Almost 100 years old.  An orphan in England, she joined the RAF as a young woman, met and married an American serviceman, and immigrated to the US after WWII. She had six children, countless grandchildren and great-grandchildren. She worked hard, raised her kids, loved cooking and gardening. She had a picture of Queen Elizabeth in her living room.

And now she’s gone. There’s a big hole in our neighborhood. Something that has always been there is gone. Such a long and full life, and now it’s over. Life keeps moving on.

So on Saturday I attended a Catholic mass for the second time in my life. It was dedicated to Jean and her husband Clem, and following there was a buffet and family get-together in another part of the church. Four of her daughters and their kids and grandkids were there, and also another 50+ year neighbor couple, who I hadn’t seen in person for a number of years even though they still come back for the summer every year.

I was raised in the Episcopal church, so the Catholic Eucharist was familiar, though I didn’t really participate. I just don’t believe anymore, so I found it hard to say the prayers and sing the hymns. I sat in the pew and focused on being present and respectful, and I thought about Jean and Clem and the memories I had of life next door to their family, and about how much has changed.

In his homily, the priest mentioned that he would be performing a baptism following the mass. It struck me that in one part of the building we would be celebrating a very long life completed, and in another part a new life was being welcomed to the world.

There it was – the whole thing – start to finish – in one small church on a Saturday afternoon in May. Life keeps moving on. What will that baby see and experience in her life? What will life on this planet be like in 97 years? I wonder what the world was like when Jean was baptized in 1920? Could anyone then have imagined the way her life unfolded?

And the house that had always been there – what will fill that space? In another 10 years, who will remember the big yellow house and the big family who lived in it? Most likely there will be another house, another family. That’s the nature of life – it’s fleeting, and so are we. Nothing lasts forever, not even memories once there’s no one around to carry them anymore.

So I guess that’s what’s so appealing about religion, right? It reassures us that we will go on beyond the physical, beyond memory, even. Presumably God knows who we are and will remember us forever. In the mass Saturday, the priest proclaimed the “victory over death!” and everybody said, “Amen!” That “victory” is comforting when you fear death, fear loss of those you love.

So the mystery of life is less of a mystery to the believers, I guess. I’m not one of them, so I guess that means for me the mystery is unsolved. Lately I’m content to leave those questions unanswered. In each moment is the opportunity to experience life directly and appreciate what’s present and that’s where I want to be. In this moment. I have fond memories of the past, and I love to ponder the possibilities of the future sometimes, but mostly, I like being right here, right now.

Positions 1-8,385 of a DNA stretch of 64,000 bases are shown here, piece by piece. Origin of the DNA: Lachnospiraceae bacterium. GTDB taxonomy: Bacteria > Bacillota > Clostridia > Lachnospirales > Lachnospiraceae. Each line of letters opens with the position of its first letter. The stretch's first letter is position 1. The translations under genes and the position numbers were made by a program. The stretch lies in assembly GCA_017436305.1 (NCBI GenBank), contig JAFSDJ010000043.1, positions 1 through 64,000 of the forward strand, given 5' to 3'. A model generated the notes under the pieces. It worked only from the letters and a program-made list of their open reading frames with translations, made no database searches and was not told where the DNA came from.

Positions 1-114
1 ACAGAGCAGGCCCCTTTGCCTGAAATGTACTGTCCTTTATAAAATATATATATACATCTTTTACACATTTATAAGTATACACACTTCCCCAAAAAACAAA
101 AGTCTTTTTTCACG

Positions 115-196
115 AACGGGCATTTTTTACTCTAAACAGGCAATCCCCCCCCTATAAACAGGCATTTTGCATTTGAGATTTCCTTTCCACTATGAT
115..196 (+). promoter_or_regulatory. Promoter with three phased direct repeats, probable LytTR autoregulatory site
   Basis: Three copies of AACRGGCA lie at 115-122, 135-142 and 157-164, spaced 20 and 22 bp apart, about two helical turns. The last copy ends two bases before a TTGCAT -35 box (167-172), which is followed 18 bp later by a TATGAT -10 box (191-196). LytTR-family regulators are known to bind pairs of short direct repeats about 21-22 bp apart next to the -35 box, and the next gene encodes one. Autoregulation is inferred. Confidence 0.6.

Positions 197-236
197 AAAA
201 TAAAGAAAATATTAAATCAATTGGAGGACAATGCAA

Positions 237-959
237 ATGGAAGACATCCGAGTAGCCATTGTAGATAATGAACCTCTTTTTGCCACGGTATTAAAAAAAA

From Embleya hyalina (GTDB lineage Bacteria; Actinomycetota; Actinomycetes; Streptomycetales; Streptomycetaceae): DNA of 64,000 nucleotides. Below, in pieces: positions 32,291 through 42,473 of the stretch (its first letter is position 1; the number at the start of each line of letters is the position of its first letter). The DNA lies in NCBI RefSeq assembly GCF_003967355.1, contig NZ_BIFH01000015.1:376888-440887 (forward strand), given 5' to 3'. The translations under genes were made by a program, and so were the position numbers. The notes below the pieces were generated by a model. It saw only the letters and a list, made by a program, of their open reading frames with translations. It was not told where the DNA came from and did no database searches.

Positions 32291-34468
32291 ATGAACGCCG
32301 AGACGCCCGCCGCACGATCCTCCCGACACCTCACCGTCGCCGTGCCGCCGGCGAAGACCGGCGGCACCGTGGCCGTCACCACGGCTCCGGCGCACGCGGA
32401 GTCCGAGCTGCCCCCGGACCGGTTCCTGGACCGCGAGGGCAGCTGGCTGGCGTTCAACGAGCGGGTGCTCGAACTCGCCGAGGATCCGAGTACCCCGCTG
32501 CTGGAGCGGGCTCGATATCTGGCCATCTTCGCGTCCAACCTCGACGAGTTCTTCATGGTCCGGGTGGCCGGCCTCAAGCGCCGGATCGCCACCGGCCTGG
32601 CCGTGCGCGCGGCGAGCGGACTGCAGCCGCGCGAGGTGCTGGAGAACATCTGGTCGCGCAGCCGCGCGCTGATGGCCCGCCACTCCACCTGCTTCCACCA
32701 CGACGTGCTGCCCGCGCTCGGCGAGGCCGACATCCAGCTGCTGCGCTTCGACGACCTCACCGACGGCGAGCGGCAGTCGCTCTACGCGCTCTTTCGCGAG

Someday maybe, someone will be looking back over my life at the end and remembering me, and that would be nice. Maybe someone will even celebrate that I was here. There will be a point, however, where I am completely erased from memory, and that’s okay, too. I will have enjoyed my ride, but when it’s over it’ll be time for someone else to take my seat and have their turn. That is as it should be. Like a roller coaster, life blows by in a flash. The only way to get your money’s worth is to experience and appreciate it moment by moment. It’ll be over before you know it.

RIP Jean. I hope you got your money’s worth.

Wasting Away

“To do the useful thing, to say the courageous thing, to contemplate the beautiful thing: that is enough for one man’s life.”
T.S. Eliot, The Use of Poetry and the Use of Criticism

I caught up with a childhood friend yesterday on Facebook. She and I were best friends and neighbors until she moved away when we were both 14. I’ve seen her once since then – 30 years or so ago when she came back to town to visit her mother – but then we lost touch. It was nice to see pictures of her now and to hear about her life, but it made me sad, too.

When asked to superficially describe my life I find the only thing I’m comfortable talking about is my work. I don’t want to admit that much of my life was determined by the severity and duration of the chronic depression I’ve struggled with since high school, and the rest by my obligation to my parents. I feel good about myself and the fact that I’ve survived the depression and done right by my family, until I’m talking to someone else, especially someone I grew up with. Then I find that I feel that – compared to them – I’ve wasted my life. Or, at least, that I have nothing to show for it.